Compare any two graphics cards:
GeForce GTX 260 vs Radeon HD 4890 1GB
IntroThe GeForce GTX 260 has a GPU core speed of 576 MHz, and the 896 MB of GDDR3 memory is set to run at 999 MHz through a 448-bit bus. It also is comprised of 192 Stream Processors, 64 TAUs, and 28 Raster Operation Units.
Compare all of that to the Radeon HD 4890 1GB, which uses a 55 nm design. AMD has clocked the core speed at 1000 MHz. The GDDR5 RAM is set to run at a speed of 975 MHz on this card. It features 800(160x5) SPUs along with 40 TAUs and 16 Rasterization Operator Units.
Power Usage and Theoretical Benchmarks
Power Consumption (Max TDP)
Performance-wise, the Radeon HD 4890 1GB should theoretically be a bit superior to the GeForce GTX 260 overall. (explain)
Texel RateThe Radeon HD 4890 1GB should be a bit (about 9%) faster with regards to texture filtering than the GeForce GTX 260. (explain)
Pixel RateIf using a high resolution is important to you, then the GeForce GTX 260 is a better choice, but only just. (explain)
Please note that the above 'benchmarks' are all just theoretical - the results were calculated based on the card's specifications, and real-world performance may (and probably will) vary at least a bit.
Please note that the price comparisons are based on search keywords - sometimes it might show cards with very similar names that are not exactly the same as the one chosen in the comparison. We do try to filter out the wrong results as best we can, though.
Memory Bandwidth: Memory bandwidth is the max amount of information (in units of MB per second) that can be moved over the external memory interface within a second. The number is calculated by multiplying the interface width by its memory clock speed. In the case of DDR type RAM, it should be multiplied by 2 once again. If DDR5, multiply by ANOTHER 2x. The higher the memory bandwidth, the better the card will be in general. It especially helps with AA, High Dynamic Range and higher screen resolutions.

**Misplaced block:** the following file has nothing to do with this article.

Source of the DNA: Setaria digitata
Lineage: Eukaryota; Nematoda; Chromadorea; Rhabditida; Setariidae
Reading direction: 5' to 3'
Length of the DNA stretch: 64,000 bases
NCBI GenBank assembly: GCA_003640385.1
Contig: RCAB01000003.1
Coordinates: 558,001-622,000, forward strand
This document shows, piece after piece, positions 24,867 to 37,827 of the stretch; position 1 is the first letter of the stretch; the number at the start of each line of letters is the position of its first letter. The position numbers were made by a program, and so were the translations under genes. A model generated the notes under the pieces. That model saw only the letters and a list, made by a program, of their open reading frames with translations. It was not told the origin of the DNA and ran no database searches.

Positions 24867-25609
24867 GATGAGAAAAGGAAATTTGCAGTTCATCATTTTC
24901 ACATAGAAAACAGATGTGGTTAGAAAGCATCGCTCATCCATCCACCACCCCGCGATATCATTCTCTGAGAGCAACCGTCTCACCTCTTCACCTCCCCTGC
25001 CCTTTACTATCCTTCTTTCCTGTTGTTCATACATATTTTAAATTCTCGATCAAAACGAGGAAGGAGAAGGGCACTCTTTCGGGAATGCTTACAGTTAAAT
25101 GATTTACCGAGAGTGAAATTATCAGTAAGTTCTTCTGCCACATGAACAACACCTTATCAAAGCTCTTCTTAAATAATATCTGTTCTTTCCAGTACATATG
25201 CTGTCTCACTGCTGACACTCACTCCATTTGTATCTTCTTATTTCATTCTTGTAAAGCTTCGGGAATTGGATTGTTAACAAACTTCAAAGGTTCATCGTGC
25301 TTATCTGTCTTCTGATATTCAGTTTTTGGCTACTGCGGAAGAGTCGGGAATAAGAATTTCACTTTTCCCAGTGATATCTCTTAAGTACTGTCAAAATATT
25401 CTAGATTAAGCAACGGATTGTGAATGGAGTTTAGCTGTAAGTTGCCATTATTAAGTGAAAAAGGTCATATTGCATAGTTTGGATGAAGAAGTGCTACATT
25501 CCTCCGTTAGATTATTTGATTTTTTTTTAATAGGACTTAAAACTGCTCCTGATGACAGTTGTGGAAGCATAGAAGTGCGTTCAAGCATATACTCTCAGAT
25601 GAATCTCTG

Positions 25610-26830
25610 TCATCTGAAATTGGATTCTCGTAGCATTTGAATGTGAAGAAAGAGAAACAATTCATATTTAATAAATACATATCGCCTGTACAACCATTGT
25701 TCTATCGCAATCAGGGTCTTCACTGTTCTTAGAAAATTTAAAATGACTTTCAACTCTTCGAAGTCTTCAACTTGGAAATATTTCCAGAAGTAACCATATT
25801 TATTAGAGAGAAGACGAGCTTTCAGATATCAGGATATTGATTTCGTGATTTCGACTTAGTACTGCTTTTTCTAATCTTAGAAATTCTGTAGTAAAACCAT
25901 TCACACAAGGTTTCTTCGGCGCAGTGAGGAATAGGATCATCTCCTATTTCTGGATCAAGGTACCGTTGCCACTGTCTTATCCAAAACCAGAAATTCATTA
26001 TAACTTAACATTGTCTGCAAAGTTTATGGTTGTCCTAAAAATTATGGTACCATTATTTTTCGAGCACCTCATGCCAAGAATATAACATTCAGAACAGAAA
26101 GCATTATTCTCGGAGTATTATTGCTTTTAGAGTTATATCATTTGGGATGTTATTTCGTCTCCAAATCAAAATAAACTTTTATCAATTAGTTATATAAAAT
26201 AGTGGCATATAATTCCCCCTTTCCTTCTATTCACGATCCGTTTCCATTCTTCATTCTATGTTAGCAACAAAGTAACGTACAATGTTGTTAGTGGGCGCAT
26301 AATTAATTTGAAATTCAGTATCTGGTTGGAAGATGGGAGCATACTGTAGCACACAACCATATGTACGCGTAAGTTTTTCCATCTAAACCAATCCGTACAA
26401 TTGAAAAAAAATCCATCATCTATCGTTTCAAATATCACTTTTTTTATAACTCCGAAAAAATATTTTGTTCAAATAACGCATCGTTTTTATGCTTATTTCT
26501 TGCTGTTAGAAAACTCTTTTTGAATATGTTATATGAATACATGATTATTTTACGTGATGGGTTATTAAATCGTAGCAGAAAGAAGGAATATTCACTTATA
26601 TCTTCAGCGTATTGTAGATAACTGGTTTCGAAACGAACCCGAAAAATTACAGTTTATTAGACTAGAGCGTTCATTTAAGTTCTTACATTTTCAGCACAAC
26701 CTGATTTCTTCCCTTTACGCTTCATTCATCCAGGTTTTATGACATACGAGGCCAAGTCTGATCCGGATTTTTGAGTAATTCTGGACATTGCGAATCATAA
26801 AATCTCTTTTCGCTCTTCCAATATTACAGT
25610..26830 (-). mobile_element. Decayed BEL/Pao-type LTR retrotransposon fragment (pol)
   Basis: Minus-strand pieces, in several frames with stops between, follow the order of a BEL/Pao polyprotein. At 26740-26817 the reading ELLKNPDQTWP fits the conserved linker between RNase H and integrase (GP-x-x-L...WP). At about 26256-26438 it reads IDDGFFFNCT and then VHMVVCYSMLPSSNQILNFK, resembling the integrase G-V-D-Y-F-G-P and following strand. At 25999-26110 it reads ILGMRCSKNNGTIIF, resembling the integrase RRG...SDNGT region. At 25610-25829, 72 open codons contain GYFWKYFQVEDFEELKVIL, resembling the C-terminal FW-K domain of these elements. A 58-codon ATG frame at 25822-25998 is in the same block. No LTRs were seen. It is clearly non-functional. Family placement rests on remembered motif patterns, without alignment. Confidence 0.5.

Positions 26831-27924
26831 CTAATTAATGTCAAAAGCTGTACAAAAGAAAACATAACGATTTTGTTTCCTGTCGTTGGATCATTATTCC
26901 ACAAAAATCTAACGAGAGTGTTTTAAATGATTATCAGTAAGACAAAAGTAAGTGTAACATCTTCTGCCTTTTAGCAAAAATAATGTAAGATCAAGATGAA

Texel Rate: Texel rate is the maximum number of texture map elements (texels) that are applied in one second. This figure is worked out by multiplying the total amount of texture units by the core clock speed of the chip. The higher this number, the better the card will be at handling texture filtering (anisotropic filtering - AF). It is measured in millions of texels applied in one second.
Pixel Rate: Pixel rate is the maximum amount of pixels the graphics card can possibly record to its local memory in a second - measured in millions of pixels per second. The number is worked out by multiplying the amount of ROPs by the clock speed of the card. ROPs (Raster Operations Pipelines - sometimes also referred to as Render Output Units) are responsible for filling the screen with pixels (the image). The actual pixel rate also depends on quite a few other factors, most notably the memory bandwidth of the card - the lower the memory bandwidth is, the lower the ability to reach the max fill rate.